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How Can I Make My Script Work On Other PC's?

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I have made a really small script the utilizes mouse clicks from x,y co-ordinates.

If I wanted to share this script, how can make it work on other PC's, since there are variables like different screen resolutions, etc.?

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You can get desktop size from the macros (@DesktopHeight, @DesktopWidth).

If the coordinates are relative to a window, then you probably don't need to worry about it. Just set Opt("MouseCoordMode", 0) (or mode = 2).

:)


Valuater's AutoIt 1-2-3, Class... Is now in Session!For those who want somebody to write the script for them: RentACoder"Any technology distinguishable from magic is insufficiently advanced." -- Geek's corollary to Clarke's law

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Give this a try...

; Settings for the mouse

; This is for the 1440 x 900 screen - change as needed
Global $Width = 1440
Global $Height = 900

MyMouseMove(100, 200)

Func MyMouseMove($x, $y)
    MouseMove(@DesktopWidth * $x / $Width, @DesktopHeight * $y / $Height)
EndFunc   ;==>MyMouseMove

8)


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You can get desktop size from the macros (@DesktopHeight, @DesktopWidth).

If the coordinates are relative to a window, then you probably don't need to worry about it. Just set Opt("MouseCoordMode", 0) (or mode = 2).

:)

I understand what you mean, but the script I made if a website. So just say the other user has different settings in Internet Explorer like no status bar or buttons at the top, the co-ordinated would change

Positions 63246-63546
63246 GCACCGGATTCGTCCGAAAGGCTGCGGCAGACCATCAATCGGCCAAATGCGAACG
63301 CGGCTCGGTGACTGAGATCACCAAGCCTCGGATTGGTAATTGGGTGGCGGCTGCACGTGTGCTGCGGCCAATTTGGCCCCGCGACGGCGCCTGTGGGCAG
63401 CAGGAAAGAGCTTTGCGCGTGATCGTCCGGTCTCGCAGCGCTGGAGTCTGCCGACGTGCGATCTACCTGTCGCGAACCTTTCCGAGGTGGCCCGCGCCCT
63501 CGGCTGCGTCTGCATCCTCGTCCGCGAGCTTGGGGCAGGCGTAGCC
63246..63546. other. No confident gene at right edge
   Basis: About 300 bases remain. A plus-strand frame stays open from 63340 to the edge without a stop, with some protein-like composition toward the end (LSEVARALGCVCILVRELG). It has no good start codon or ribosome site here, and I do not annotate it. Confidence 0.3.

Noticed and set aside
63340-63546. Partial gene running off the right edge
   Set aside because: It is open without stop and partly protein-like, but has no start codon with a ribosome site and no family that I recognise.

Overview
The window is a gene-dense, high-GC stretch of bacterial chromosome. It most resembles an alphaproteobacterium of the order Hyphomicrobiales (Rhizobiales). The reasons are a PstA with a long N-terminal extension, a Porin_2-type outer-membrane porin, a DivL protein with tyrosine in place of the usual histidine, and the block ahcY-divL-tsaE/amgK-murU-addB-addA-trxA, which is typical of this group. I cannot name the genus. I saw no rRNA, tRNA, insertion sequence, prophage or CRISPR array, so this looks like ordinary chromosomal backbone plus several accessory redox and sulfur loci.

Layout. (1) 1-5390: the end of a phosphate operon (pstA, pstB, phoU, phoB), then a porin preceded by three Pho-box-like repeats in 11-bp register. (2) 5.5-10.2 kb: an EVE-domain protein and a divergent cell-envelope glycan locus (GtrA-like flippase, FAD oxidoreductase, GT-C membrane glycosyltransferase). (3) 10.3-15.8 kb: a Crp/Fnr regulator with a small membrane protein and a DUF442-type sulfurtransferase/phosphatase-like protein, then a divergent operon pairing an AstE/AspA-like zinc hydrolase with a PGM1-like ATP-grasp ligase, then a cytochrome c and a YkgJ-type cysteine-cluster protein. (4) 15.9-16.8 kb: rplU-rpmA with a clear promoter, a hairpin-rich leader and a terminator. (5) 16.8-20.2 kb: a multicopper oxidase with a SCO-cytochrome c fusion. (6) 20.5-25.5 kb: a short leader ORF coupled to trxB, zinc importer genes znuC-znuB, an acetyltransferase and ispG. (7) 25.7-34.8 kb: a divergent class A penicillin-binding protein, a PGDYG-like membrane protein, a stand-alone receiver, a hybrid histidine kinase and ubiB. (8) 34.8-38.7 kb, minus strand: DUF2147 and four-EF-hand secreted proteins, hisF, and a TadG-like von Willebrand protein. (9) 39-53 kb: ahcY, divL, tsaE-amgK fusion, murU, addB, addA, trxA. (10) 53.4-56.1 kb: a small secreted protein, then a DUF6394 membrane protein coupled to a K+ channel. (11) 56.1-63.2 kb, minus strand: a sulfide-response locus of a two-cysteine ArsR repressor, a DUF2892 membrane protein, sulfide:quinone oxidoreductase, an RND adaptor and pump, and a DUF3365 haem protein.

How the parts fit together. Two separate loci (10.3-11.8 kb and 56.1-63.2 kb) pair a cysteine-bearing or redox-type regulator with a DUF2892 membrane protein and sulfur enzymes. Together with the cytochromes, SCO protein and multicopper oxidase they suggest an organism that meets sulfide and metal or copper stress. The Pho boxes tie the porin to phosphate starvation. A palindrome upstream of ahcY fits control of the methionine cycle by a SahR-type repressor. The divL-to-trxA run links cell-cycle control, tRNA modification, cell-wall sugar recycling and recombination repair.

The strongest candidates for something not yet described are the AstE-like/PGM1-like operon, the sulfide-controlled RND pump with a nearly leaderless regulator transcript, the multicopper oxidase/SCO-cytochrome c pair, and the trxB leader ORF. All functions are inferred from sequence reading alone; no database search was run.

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I understand what you mean, but the script I made if a website. So just say the other user has different settings in Internet Explorer like no status bar or buttons at the top, the co-ordinated would change

If you're trying to simulate input to a webpage, you could try using 'IE Management' UDF for more reliable functions then clicking screen locations.

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I understand what you mean, but the script I made if a website. So just say the other user has different settings in Internet Explorer like no status bar or buttons at the top, the co-ordinated would change

Use the IE.au3 UDF. Get an object reference to the element (i.e. $oElement) you are interested in and get the position with _IEPropertyGet($oElement, "browserX") with browserX\browserY, or screenX\screenY.

Of course, if all you want to do is click that element, you can just do _IEAction($oElement, "click") without looking for coordinates at all.

Spend some time with the example scripts in the help file for the _IE* functions.

:)


Valuater's AutoIt 1-2-3, Class... Is now in Session!For those who want somebody to write the script for them: RentACoder"Any technology distinguishable from magic is insufficiently advanced." -- Geek's corollary to Clarke's law

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Use the IE.au3 UDF. Get an object reference to the element (i.e. $oElement) you are interested in and get the position with _IEPropertyGet($oElement, "browserX") with browserX\browserY, or screenX\screenY.

Of course, if all you want to do is click that element, you can just do _IEAction($oElement, "click") without looking for coordinates at all.